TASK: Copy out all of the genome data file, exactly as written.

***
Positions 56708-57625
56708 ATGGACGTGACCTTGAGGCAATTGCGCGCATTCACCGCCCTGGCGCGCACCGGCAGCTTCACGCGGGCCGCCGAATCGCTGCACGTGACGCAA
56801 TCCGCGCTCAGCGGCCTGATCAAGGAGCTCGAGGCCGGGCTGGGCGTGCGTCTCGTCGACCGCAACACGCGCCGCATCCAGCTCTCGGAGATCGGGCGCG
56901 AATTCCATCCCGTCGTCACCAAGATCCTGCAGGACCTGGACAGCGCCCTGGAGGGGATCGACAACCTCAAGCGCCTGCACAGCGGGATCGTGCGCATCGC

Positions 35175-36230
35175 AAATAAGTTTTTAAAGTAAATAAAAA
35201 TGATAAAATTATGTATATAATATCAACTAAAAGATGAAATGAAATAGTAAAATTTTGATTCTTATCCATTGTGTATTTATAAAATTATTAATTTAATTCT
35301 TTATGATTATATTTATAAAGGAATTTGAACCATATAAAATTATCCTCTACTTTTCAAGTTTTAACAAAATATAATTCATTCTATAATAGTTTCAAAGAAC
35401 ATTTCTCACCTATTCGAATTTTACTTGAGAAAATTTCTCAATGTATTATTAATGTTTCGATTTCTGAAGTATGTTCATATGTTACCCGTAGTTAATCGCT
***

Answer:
Positions 56708-57625
56708 ATGGACGTGACCTTGAGGCAATTGCGCGCATTCACCGCCCTGGCGCGCACCGGCAGCTTCACGCGGGCCGCCGAATCGCTGCACGTGACGCAA
56801 TCCGCGCTCAGCGGCCTGATCAAGGAGCTCGAGGCCGGGCTGGGCGTGCGTCTCGTCGACCGCAACACGCGCCGCATCCAGCTCTCGGAGATCGGGCGCG
56901 AATTCCATCCCGTCGTCACCAAGATCCTGCAGGACCTGGACAGCGCCCTGGAGGGGATCGACAACCTCAAGCGCCTGCACAGCGGGATCGTGCGCATCGC

Positions 35175-36230
35175 AAATAAGTTTTTAAAGTAAATAAAAA
35201 TGATAAAATTATGTATATAATATCAACTAAAAGATGAAATGAAATAGTAAAATTTTGATTCTTATCCATTGTGTATTTATAAAATTATTAATTTAATTCT
35301 TTATGATTATATTTATAAAGGAATTTGAACCATATAAAATTATCCTCTACTTTTCAAGTTTTAACAAAATATAATTCATTCTATAATAGTTTCAAAGAAC
35401 ATTTCTCACCTATTCGAATTTTACTTGAGAAAATTTCTCAATGTATTATTAATGTTTCGATTTCTGAAGTATGTTCATATGTTACCCGTAGTTAATCGCT